Women’s barriers for contacting general practice when experiencing gynecological cancer symptoms: a population-based study

In countries like Australia, the UK and Denmark the primary care system plays a gatekeeping role, where patients’ access to specialists, hospital care and diagnostic tests needs to be authorised by GPs. For GPs to refer patients with gynecological cancer alarm symptoms for further investigations, the patients must present the symptoms to their GP. Different barriers exist for contacting the GP when experiencing an alarm symptom – ranging from embarrassment, to being afraid of what the GP may find. This Danish nationwide population-based cohort study aimed to examine associations between four common barriers towards contacting the GP regarding specific gynecological cancer alarm symptoms, age, and socioeconomic status.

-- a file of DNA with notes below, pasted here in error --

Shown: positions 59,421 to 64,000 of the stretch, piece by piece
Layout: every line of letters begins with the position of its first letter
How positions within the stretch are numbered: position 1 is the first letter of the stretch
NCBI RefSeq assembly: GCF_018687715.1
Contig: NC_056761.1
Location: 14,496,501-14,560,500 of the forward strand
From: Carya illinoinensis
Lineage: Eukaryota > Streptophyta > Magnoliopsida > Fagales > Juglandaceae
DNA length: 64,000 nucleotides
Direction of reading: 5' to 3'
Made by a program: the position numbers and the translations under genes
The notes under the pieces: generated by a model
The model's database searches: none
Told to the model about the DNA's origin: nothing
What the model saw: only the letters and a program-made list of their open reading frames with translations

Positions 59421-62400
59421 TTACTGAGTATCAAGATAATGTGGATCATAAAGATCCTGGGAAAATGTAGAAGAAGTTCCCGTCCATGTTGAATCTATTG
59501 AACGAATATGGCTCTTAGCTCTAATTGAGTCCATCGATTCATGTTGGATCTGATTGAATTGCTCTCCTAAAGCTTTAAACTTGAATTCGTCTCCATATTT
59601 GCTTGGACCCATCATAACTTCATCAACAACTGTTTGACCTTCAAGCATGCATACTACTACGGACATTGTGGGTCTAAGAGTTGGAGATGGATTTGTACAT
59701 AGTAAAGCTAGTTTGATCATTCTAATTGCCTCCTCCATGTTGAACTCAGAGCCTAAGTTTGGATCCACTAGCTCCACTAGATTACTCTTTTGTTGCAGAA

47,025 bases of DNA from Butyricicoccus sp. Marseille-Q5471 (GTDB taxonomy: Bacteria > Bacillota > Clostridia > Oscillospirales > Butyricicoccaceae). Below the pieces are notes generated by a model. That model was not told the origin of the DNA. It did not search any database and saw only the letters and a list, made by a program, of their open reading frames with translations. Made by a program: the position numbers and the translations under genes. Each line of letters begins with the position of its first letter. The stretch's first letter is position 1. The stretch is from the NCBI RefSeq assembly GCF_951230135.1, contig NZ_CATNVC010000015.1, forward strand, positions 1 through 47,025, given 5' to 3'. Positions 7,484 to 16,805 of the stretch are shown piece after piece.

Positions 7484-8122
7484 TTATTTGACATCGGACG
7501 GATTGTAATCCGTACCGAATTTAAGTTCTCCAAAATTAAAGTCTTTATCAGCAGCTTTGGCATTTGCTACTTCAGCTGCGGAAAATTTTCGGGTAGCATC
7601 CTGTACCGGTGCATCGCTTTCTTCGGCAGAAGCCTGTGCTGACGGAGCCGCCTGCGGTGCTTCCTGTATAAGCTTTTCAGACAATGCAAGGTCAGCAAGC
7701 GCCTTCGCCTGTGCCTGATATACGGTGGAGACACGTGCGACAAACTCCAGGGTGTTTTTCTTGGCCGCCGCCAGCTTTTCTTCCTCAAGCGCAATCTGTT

The results indicated that less than 35% of women reporting gynecological cancer alarm symptoms contact their GP. Women with intercourse-related symptoms had the highest proportions of reported barriers, whereas nearly half of those with postmenopausal bleeding did not report barriers. Being too busy was the most commonly reported predefined barrier overall. In general, older women were less likely to report barriers towards GP contact with gynecological alarm symptoms. Lower age and socioeconomic status were significantly associated with higher odds of reporting barriers. Considering the role barriers play in diagnostic and treatment delay, knowledge about barriers towards GP contact is important to improve swift diagnosis.

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